by Tai Carmen
My grandfather’s desk was a clutter of keepsakes,
notes and keys, amber and tusks,
drawers I’d go through as a child.
On the mantle he kept my grandmother’s high heels
— faded purple silk – positioned, one on its side,
as if she’d just kicked them off.
His typewriter sat stoic, sparingly used
– industrial blue, ivory keys, quaint type –
forsaken for shaky print on yellow legal pads,
half-written memories – a biography in notes.
Did he ever weep on the worn wood?
Lay down his head after describing
his mother’s long hair, red as cinnamon.
Long hours spent writing in the slow light of late day
about the scars of growing up Catholic —
and being hated for his German last name during the war,
disgruntled paperboy of Minnesota winters,
collecting tin for soldiers to prove loyalty.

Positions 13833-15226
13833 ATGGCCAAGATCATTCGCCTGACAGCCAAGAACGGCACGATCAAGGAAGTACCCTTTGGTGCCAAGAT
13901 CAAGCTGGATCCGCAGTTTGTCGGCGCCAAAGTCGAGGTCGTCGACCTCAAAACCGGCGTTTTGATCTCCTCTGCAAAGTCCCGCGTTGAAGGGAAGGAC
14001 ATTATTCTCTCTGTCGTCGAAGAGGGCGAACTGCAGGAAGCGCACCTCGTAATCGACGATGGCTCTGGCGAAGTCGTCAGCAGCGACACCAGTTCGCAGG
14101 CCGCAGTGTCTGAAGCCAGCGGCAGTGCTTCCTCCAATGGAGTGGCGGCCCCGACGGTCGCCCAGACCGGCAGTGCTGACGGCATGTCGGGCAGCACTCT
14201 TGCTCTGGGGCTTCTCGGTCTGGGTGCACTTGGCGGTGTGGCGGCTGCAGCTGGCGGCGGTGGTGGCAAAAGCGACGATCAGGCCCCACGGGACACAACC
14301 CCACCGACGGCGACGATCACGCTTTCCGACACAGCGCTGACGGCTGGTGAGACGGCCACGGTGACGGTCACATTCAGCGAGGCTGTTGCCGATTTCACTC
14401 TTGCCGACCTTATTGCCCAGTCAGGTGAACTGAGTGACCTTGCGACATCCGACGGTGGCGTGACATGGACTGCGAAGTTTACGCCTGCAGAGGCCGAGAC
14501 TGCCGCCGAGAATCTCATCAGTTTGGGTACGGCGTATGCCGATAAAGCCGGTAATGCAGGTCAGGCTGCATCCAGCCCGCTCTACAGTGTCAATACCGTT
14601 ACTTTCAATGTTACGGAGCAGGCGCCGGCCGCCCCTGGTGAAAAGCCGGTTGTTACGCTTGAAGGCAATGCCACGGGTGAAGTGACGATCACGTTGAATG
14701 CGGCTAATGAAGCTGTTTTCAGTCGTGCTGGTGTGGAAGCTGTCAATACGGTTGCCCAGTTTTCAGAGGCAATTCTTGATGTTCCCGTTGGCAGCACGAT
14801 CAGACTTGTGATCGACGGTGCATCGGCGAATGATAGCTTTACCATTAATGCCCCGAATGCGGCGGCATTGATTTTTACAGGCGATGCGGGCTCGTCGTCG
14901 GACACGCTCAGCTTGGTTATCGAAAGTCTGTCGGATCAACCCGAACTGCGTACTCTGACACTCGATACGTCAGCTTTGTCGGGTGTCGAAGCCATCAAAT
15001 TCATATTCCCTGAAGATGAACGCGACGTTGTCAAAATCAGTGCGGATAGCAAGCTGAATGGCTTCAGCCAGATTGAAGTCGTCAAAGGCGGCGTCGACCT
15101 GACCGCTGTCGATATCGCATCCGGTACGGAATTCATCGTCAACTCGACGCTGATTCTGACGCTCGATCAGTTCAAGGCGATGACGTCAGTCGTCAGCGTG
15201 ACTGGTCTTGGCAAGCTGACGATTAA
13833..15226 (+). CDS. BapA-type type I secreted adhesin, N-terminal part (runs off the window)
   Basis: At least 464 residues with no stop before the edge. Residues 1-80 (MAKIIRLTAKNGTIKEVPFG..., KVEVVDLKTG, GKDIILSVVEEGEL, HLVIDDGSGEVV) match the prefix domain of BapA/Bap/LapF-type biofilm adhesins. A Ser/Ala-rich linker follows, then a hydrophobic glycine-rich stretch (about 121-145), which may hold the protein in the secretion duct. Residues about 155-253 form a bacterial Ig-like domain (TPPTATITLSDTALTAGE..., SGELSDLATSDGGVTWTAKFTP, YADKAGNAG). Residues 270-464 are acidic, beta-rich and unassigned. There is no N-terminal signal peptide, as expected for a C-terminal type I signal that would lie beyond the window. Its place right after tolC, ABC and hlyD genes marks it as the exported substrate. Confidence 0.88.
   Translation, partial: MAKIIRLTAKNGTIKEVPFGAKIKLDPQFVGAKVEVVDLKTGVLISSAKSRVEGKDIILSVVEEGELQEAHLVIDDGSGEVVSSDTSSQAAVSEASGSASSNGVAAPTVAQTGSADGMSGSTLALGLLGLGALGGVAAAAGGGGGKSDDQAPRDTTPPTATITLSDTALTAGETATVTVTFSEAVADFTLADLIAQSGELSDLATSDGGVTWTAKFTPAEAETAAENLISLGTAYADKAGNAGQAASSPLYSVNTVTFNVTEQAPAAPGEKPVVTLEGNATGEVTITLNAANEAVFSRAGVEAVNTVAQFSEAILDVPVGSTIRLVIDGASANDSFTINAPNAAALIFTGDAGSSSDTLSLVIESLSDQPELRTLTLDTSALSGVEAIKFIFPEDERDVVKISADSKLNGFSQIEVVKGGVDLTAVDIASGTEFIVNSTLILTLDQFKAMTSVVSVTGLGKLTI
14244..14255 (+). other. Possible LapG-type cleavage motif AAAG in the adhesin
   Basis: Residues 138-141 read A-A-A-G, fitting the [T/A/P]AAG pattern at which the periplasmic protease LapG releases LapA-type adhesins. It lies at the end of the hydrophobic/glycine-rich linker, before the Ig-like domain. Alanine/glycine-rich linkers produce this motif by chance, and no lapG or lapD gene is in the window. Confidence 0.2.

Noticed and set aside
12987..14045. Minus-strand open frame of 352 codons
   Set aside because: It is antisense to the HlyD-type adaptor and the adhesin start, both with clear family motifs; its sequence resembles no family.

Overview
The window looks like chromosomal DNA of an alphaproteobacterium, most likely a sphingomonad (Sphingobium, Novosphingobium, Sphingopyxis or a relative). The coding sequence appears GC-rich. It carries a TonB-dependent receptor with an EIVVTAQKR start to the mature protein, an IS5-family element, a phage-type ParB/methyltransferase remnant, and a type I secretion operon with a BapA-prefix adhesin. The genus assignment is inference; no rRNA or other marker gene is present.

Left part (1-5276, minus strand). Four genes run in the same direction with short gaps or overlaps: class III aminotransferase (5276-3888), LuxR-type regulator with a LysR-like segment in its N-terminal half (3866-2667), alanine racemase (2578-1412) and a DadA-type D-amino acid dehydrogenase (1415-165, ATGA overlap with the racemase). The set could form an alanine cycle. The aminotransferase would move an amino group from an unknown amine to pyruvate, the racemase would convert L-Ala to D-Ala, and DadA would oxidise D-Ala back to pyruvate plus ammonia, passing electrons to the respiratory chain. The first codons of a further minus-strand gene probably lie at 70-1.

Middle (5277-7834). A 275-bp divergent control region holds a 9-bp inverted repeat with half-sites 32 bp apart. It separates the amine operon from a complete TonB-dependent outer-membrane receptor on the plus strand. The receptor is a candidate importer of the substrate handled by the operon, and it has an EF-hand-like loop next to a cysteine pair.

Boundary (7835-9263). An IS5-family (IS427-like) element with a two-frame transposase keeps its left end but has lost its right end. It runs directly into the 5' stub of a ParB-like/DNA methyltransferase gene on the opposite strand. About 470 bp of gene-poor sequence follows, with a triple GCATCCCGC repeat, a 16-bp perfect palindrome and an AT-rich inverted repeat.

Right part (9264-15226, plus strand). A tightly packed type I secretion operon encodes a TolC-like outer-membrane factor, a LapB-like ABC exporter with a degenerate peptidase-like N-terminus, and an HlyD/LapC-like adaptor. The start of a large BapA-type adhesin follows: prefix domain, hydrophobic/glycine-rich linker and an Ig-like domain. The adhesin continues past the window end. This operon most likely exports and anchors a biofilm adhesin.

When I was ten he bought my cousin and I
upright pianos. Francis Bacons.
Mine survived being dropped by the movers,
and eighteen years of abuse, marked up,
dented and scarred. Tape on the keys,
cup rings on the wood.
The tuner came and took its guts out,
left the black keys in a pile overnight.
You played it wide open, the front panel removed,
the wooden ribs hitting the harp strings in full view,
strange inner workings, like watching a heart beat.
Tai Carmen is a portland-based writer. She holds a degree in Literature with a Creative Writing Emphasis form USCB, and has one collection of poems out on Finishing Line Press. She keeps a weekly blog, PARALLAX: Exploring The Architecture of Human Perception, and is currently at work on her first novel.